This positive trend in retail sales began during the first quarter of 2010 and we anticipate it to continue as we move forward through the year. As we discussed during our first quarter earnings call, we are expecting to see future load and employment growth in our service territory from new distribution facilities such as Caterpillar and increase in usage as industrial customers start adding shifts and returning to more robust production levels and from Wright-Patterson Air Force Base as new missions continue to transition to the base.Although it will take time to realize the full benefit from this load growth, we believe it is an indication that the recent economy has stabilized and is beginning to recover. As you know retail competition within the State of Ohio has increased over the past year to the depressed power prices. As you can see on the slide approximately 25% of the DP&L 's retail load through the second quarter this year has been supplied by CRES providers; of this 25% of switch load, 99% was provided by DPL Energy Resources, which is our retail marketing subsidiary. Based on annualizing the volumes associated with switched accounts to-date, we estimate 35% of DP&L 's load is being supplied by CRES providers; of this 35%, we estimated that DPL Energy Resources is serving approximately 96% of the total switch load. The impacts of switching on second quarter gross margin was approximately $3 million and for the calendar year 2010, we now estimate the impact will be approximately $15 million. Turning to plant operations, combination of improved plant performance has seen through our lower forced outages rates and increased wholesale power pricing, results in higher generation output for the quarter. As you may recall, Zimmer and (inaudible) stations had extended outages during the second quarter of 2009. With both units operating as expected during the second quarter of 2010, we realized an 8% increase in output from our generation fleet.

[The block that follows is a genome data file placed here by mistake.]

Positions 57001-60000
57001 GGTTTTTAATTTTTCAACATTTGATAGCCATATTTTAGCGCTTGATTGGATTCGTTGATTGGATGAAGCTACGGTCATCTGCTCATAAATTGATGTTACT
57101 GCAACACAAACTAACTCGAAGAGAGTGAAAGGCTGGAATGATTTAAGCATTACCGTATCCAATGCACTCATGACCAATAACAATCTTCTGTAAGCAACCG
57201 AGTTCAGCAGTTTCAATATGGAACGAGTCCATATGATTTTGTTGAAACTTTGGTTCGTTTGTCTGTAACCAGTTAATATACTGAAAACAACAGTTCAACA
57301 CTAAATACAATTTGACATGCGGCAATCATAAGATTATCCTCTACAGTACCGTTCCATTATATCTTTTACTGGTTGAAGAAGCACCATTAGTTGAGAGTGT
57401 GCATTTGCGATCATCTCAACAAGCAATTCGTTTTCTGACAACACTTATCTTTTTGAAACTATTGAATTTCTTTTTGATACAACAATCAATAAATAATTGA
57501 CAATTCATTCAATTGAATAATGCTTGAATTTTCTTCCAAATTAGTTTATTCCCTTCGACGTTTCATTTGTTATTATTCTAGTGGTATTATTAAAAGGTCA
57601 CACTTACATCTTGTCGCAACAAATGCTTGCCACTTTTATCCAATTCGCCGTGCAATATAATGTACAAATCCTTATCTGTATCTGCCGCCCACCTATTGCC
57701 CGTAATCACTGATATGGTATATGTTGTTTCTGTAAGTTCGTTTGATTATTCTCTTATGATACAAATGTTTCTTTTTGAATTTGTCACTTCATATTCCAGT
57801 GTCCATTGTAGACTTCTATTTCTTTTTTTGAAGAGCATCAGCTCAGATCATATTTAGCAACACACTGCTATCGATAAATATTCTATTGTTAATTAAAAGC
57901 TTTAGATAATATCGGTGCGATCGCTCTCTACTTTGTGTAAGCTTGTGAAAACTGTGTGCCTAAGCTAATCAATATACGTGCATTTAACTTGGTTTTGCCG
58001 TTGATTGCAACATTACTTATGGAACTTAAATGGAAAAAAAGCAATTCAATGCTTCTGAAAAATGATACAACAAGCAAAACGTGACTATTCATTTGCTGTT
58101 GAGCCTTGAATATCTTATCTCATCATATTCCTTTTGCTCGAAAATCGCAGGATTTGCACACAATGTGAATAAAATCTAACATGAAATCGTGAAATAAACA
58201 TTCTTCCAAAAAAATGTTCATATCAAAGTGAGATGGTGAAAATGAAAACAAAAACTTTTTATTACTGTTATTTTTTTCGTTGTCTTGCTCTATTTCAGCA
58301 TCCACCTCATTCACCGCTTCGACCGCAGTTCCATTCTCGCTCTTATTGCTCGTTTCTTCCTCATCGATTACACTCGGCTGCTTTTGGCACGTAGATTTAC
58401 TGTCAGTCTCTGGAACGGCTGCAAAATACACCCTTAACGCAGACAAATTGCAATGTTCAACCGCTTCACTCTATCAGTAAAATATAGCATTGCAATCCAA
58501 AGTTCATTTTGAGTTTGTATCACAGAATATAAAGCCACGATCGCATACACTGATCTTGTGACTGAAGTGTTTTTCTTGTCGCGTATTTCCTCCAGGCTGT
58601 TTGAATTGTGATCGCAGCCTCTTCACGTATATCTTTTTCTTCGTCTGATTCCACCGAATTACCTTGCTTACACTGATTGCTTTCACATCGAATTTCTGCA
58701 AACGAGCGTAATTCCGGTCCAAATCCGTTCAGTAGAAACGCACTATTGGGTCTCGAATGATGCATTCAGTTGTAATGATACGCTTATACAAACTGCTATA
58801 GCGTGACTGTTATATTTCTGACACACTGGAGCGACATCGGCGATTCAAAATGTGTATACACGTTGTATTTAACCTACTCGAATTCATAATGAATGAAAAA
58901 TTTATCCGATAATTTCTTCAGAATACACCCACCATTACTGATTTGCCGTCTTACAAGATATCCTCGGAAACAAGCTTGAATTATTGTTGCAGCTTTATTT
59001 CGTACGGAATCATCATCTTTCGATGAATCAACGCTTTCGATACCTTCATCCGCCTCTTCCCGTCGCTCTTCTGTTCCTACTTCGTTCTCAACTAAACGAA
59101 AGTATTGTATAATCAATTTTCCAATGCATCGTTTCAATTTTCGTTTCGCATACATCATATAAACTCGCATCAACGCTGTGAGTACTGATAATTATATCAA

Additionally, average on peak power prices during the second quarter of 2010 were $5 per megawatt higher than during the second quarter of 2009, mostly due to warmer than normal weather across the PJM footprint. Because of our improved plant performance, we were able to capitalize on the higher power prices resulting in an increase in wholesales volumes and revenues and the reduction in purchase power volumes. We remain committed to excellent plant performance and strive to continually improve our operationally efficiency.With that, I will turn the presentation over to Fred for review of the quarterly financial results. Read the rest of this transcript for free on seekingalpha.com